It is not often that a large chemical company subjects a commercial catalyst to public scrutiny. Recently, DuPont distributed 3,000 kilograms of a vanadium phosphate-based catalyst (VPO) to more than 20 research groups. In DuPont’s circulating fluidized bed reactor, VPO facilitates the production of maleic anhydride, which is used primarily in the manufacture of polyester resins.

Christopher Kiely, a professor of materials science and engineering, has worked many years with researchers from Cardiff University in the U.K. to characterize and improve the performance of VPO catalysts. The group has found that the most productive form of VPO has a rose-like structure whose active phase is a nanometer-thin disordered layer on the surface of its “petals.” “The ‘rose catalyst’ is intended for a fixed-bed system and would not survive the mechanically abrasive environment of a fluidized bed reactor where the catalyst particles are continuously bounced around,” says Kiely. “When DuPont offered us the chance to examine a commercial VPO catalyst modified to survive those conditions, we jumped at it.”

To improve VPO’s attrition resistance, DuPont scientists spray-dried a slurry of VPO precursor with polysilicic acid. The resulting particles comprise of delicate rosettes of VPO encased in a thin protective spherical shell of porous silica that provides free passage for reactants to enter and products to exit the catalyst.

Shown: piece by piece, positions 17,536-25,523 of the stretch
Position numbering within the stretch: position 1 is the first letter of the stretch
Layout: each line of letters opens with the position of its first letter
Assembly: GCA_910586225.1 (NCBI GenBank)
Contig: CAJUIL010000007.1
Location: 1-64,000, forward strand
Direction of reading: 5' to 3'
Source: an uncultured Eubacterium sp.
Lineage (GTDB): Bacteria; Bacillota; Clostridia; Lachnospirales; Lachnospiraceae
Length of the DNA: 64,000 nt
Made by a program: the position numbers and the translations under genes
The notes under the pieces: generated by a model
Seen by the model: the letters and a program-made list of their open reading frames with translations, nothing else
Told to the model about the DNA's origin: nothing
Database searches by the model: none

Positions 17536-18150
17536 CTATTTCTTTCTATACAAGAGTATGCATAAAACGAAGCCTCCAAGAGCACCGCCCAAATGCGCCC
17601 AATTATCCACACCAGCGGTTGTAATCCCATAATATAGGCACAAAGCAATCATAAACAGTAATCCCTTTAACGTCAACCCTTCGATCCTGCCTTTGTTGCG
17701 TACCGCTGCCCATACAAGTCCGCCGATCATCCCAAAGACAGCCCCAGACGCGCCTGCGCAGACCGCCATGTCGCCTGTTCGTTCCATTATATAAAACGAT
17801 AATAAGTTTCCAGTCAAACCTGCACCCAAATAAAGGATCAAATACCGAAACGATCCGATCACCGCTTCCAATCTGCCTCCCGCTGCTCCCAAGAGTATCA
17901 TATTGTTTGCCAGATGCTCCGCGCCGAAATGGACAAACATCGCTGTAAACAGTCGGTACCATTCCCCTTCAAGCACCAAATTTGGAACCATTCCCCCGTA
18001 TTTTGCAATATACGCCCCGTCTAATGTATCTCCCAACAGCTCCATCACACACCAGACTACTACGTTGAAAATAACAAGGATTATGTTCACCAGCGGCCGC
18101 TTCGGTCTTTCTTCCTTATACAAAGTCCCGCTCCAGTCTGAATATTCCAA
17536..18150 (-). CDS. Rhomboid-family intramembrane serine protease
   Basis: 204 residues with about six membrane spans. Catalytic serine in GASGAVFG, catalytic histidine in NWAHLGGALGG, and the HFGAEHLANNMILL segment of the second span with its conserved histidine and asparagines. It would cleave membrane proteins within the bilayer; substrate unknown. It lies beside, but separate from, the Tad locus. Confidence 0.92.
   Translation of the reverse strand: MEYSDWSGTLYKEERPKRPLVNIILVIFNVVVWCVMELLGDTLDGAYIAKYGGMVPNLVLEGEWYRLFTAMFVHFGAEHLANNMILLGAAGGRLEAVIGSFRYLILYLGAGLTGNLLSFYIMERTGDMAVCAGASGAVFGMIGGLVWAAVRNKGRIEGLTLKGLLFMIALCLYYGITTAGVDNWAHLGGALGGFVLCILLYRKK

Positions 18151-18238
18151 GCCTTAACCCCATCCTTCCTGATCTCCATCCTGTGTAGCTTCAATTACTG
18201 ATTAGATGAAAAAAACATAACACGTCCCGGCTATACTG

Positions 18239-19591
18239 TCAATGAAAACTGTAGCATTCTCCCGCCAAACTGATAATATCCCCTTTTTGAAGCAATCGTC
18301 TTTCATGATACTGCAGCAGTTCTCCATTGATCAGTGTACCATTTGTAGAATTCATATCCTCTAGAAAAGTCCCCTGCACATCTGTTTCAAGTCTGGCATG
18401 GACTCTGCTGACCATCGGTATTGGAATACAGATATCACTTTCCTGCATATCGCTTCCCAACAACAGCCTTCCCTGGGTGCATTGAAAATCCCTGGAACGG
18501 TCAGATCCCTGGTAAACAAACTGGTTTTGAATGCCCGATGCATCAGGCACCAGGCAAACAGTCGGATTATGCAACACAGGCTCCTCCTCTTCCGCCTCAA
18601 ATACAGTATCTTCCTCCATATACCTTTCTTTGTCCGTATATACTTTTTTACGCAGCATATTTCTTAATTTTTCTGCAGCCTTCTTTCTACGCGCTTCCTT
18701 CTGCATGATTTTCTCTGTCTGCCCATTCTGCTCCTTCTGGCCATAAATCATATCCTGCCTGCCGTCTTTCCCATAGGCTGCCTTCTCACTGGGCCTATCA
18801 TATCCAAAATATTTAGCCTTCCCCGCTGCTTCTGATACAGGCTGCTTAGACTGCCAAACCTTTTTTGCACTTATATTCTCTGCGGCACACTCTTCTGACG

Using various microscopy techniques, Weihao Weng, a graduate student working with Kiely, discovered that over time, some of the active VPO crystallites were transformed into lessactive phases.

“The more critical observation was that the silica layer became very dense,” says Kiely, “which might inhibit the reactants from reaching the catalyst. This would certainly account for the loss in catalytic activity observed in the used material.”

Examination of the particles with Lehigh’s X-ray ultramicroscope (XuM) revealed that not all the particles were actually filled with VPO. Some that appeared to be misshapen in the scanning electron microscope (SEM) images were actually hollow inside.

“This is the first time X-ray ultramicroscopy has been applied to an industrial catalyst,” says Kiely. “The technique allowed us to view the internal structure of individual particles without having to cut them open. This eliminated any concerns about the particles becoming damaged or material falling out of the shell during sample preparation.”